Carbon, 0.56% to 0.64%: Carbon is the most important element here, since it’s the main element that determines the hardness level. As you can see, this is enough to offer good edge retention and wear resistance.
But when you consider that lots of other carbon steels have higher carbon percentages (some of which exceed 1%), then this isn’t really a lot of carbon at all.
Manganese, 0.75% to 1%: Next to carbon this is maybe the most crucial element in the recipe. It actually works with carbon to get you that hardness you need in the steel. This boosts the tensile strength and the hardenability of the steel.
It also works with the sulfur to make the steel easier to work with. The manganese also counters the tendency of sulfur to make the steel more brittle.
Chromium, 0.7% to 0.9%: That’s certainly not enough chromium here to turn this steel really corrosion-resistant. It certainly doesn’t reach the minimum 12% chromium needed to qualify this as stainless steel.
But this works to boost the toughness of the steel. Since this toughness is one of the defining characteristics of 5160 steel, it’s actually important that even this tiny amount is present.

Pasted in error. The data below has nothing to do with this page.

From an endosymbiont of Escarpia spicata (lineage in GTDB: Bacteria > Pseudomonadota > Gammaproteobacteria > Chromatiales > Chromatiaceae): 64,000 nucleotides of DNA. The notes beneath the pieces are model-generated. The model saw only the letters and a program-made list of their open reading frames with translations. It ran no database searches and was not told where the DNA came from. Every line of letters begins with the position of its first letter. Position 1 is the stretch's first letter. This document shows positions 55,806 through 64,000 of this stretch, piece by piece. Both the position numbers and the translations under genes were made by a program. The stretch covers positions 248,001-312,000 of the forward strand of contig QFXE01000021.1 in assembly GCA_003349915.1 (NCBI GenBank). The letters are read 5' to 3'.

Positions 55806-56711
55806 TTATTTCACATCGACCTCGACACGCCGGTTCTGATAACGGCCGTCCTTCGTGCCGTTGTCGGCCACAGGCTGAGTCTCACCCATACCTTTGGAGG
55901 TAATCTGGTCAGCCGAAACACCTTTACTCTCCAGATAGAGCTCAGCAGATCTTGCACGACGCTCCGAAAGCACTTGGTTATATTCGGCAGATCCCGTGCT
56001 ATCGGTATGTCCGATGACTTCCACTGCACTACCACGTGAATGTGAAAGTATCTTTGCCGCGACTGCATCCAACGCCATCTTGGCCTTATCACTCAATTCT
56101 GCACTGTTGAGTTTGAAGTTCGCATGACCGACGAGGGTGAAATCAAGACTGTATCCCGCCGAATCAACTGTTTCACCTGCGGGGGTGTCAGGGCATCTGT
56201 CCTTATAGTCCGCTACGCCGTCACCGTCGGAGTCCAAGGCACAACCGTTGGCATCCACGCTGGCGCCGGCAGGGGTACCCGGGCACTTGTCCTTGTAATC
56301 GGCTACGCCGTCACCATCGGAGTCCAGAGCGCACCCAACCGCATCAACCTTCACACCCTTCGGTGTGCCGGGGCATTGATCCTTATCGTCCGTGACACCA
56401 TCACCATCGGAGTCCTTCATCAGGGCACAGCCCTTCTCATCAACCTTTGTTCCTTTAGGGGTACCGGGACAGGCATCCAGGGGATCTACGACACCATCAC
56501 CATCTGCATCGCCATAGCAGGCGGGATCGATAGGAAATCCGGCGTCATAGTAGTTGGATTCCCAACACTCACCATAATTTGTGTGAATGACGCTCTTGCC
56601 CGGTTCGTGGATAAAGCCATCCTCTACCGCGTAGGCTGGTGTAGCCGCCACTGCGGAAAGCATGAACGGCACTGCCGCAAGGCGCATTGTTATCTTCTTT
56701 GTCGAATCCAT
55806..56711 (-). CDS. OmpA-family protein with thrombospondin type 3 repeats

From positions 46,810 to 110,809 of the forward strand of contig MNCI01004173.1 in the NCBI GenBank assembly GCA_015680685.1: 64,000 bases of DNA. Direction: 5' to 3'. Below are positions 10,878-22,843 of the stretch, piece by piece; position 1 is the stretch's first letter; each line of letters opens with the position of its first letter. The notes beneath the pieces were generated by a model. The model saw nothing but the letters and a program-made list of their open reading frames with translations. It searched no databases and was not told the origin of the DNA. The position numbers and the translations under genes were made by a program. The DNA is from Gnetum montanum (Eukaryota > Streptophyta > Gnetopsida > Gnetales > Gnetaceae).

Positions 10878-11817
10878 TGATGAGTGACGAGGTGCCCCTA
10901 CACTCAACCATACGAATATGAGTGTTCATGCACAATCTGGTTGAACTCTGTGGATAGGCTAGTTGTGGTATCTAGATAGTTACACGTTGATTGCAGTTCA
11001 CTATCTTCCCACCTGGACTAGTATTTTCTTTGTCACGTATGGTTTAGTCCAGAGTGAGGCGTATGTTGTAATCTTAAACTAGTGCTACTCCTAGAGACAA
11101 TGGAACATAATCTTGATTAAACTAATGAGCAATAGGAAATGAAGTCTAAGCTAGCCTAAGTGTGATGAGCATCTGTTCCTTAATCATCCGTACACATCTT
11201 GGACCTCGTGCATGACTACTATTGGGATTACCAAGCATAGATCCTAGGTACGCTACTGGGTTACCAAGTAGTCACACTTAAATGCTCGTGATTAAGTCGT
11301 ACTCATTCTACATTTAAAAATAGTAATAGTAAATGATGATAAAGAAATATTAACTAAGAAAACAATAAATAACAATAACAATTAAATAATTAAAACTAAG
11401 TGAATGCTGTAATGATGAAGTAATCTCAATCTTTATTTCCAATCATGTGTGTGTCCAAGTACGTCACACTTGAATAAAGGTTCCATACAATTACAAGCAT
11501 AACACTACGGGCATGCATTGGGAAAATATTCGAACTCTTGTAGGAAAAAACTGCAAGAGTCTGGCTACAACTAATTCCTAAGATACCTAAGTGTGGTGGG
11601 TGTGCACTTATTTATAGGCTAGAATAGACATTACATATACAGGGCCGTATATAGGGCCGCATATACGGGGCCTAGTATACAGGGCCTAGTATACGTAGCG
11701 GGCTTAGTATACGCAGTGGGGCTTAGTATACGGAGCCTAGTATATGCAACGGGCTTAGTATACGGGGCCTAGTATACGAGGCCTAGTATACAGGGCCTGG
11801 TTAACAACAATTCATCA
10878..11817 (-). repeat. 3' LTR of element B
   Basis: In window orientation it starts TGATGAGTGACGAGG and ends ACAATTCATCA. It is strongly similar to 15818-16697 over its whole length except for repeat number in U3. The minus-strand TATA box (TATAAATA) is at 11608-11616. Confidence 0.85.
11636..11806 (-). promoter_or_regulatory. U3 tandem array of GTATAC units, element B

Phosphorus, 0.035%: Why so little phosphorus? The main reason is you really don’t want even more than a tiny amount because that may be enough to make the steel brittle.
Its presence here helps to boost the tensile strength of the steel, while it also makes the steel somewhat easier to work with.
Silicon, 0.15% to 0.3% (at the most): It’s added to the steel because it takes out oxygen bubbles during the molten state. It tends to make the iron in the steel stronger and harder. But you can’t use too much of this since it can also make the steel more susceptible to cracking.
Sulfur, 0.04% (at the most): Again, you can’t add too much sulfur because that can make the steel too weak upon impact. But just enough of it actually boosts its impact strength, and it helps a bit with machinability.
Basically, with sulfur you get benefits when you limit it to less than 0.05%. Any more than that, it gives you problems instead.
5160 Steel Hardness
5160 steel hardness is 57-58 HRC. Compared to most other steels, 5160 is hard. That means you get decent wear resistance and edge retention.